FWIW, I just switched my servers from Ubuntu LTS to Debian. I had been using both for a long time, and around 2008 I made the jump to Ubuntu because of the LTS lifecycle. I thought that having a company backing would mean more manpower to work on the OS.
While I recommend it for the desktop user, unfortunately I found some quirks on the server side. Some packages get updated every release without a good upgrade tooling (e.g. migrate configuration, etc). Some are just plain broken and do not start even with a fresh install like Asterisk, a niche but critical app for PBX servers.
Overall, I started to distrust the Ubuntu upgrade process on the server, so I went back to Debian.
Sorry, I guess I just wanted to vent a little, but I’m wondering if this has been the case for anybody else? Are you still happily using Ubuntu on the server?
And a side question: regarding the desktop experience, now there are other distros which aim to be more user-friendly: Mint, Elementary… Has Ubuntu spread its resources too thin between the desktop, server, phone, tablet, IoT, Openstack, etc, at the cost of having many products but no excellent one? What do you think?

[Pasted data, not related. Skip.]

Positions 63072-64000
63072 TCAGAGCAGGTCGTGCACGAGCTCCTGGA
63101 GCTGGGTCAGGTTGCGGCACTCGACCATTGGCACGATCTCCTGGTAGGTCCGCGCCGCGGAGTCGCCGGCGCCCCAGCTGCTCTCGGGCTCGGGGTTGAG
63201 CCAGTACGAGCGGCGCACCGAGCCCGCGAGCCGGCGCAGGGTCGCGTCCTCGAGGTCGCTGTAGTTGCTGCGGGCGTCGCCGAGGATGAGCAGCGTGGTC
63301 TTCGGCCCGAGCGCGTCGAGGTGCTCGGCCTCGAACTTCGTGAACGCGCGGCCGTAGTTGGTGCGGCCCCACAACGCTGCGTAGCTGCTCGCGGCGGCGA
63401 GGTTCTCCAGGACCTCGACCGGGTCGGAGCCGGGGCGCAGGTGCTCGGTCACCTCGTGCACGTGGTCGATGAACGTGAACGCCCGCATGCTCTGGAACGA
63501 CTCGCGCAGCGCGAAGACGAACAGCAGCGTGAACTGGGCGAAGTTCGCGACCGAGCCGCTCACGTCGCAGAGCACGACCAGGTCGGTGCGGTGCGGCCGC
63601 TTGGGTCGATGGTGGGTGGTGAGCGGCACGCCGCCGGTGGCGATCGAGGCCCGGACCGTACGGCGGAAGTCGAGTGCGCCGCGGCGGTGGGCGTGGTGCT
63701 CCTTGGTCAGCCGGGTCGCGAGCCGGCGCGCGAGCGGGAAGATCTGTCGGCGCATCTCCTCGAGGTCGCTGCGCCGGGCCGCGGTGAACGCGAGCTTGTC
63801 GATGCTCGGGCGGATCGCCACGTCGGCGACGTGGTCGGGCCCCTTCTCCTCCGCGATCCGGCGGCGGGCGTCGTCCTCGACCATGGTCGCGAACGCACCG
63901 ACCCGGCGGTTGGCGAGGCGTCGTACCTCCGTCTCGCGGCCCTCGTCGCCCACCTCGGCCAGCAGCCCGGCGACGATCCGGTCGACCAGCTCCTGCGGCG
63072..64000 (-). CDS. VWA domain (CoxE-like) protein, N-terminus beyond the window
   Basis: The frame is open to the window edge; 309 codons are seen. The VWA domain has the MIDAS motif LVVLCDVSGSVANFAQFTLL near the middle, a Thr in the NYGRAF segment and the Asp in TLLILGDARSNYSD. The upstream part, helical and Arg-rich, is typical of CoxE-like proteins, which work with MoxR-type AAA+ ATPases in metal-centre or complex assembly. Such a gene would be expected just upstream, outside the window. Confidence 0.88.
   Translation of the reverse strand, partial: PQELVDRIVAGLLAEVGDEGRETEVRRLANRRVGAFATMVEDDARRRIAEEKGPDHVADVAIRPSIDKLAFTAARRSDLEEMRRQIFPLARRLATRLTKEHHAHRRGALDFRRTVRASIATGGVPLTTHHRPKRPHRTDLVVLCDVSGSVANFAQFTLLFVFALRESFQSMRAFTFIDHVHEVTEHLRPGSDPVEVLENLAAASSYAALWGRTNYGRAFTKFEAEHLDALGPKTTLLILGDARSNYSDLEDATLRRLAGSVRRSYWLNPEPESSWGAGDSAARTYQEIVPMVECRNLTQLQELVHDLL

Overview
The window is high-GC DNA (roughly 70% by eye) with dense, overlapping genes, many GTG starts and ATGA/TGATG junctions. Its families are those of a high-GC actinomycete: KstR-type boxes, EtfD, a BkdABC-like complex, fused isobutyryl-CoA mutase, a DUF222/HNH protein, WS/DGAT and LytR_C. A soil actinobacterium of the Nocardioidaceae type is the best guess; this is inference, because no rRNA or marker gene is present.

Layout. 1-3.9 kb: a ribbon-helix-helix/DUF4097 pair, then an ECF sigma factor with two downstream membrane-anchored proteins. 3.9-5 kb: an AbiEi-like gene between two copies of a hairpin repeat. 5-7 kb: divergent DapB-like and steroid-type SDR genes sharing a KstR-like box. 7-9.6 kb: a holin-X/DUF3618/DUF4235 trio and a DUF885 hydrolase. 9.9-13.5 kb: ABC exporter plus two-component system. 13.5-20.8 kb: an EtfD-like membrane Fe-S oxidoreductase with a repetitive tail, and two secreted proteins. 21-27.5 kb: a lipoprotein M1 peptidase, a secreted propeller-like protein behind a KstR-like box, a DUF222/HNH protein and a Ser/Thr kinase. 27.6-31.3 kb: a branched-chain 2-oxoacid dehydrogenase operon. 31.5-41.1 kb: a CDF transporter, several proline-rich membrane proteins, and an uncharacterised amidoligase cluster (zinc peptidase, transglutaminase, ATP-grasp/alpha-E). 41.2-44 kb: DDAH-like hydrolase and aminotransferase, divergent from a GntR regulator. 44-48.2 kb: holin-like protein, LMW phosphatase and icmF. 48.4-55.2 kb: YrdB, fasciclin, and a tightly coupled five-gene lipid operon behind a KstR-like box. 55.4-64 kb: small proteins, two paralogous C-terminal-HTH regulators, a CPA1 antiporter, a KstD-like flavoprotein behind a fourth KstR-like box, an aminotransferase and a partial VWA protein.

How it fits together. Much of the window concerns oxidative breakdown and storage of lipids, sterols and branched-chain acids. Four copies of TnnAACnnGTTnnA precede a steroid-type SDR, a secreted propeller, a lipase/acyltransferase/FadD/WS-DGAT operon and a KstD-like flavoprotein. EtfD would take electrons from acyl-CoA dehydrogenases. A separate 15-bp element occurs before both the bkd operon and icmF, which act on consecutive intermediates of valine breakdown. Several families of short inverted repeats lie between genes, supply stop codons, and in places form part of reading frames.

My feeling is that Ubuntu has lost focus over the past few years. Too many cases of reinventing the wheel (eg, Mir, their various cloud tools that no-one outside the Ubuntu ecosystem uses) and making decisions and then reversing them two years later. For a long time they were leading the “user friendly open source desktop” fight but I think others have now passed them.
I have no evidence of this other than informal discussion, but I have the perception that Ubuntu server is still popular with those with fleets of 100s/1000s of servers/VMs. Upgrades are less important for that use case (immutable server pattern), so I doubt there will be much of a decline in popularity.
Personally, my Linux servers have always run Debian - I never liked the Ubuntu main/universe split. Yes, Debian’s release schedule is, well, non existent, but there are ways of mitigating that with relatively low risk. Of all the Linux distros Debian (with all its faults) sits best with me.
The […] hypervisor, LXD
And here I was thinking “hypervisor” had a pretty well-defined meaning. Oh well…just another bit of useful technical terminology lost to the creeping expansion of marketing-speak.
The release notes are more relevant for this crowd: https://wiki.ubuntu.com/YakketyYak/ReleaseNotes
Hmh; I think I’ll take it for a spin in a day or two, if only to see how the systemd user sessions work – and to check if the upgrade won’t mess with my zfs-on-LUKS system. :-)
I always had very bad experienced with Ubuntu. It was the first non-Windows OS I used (2008) but I found it very buggy.
Then I tried it again a few years later and it was even worse. A normal update nuked grub and made the system completely un-bootable!
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Have I mistakenly logged into Reddit again?
You’re right, I shouldn’t have made such a lazy comment.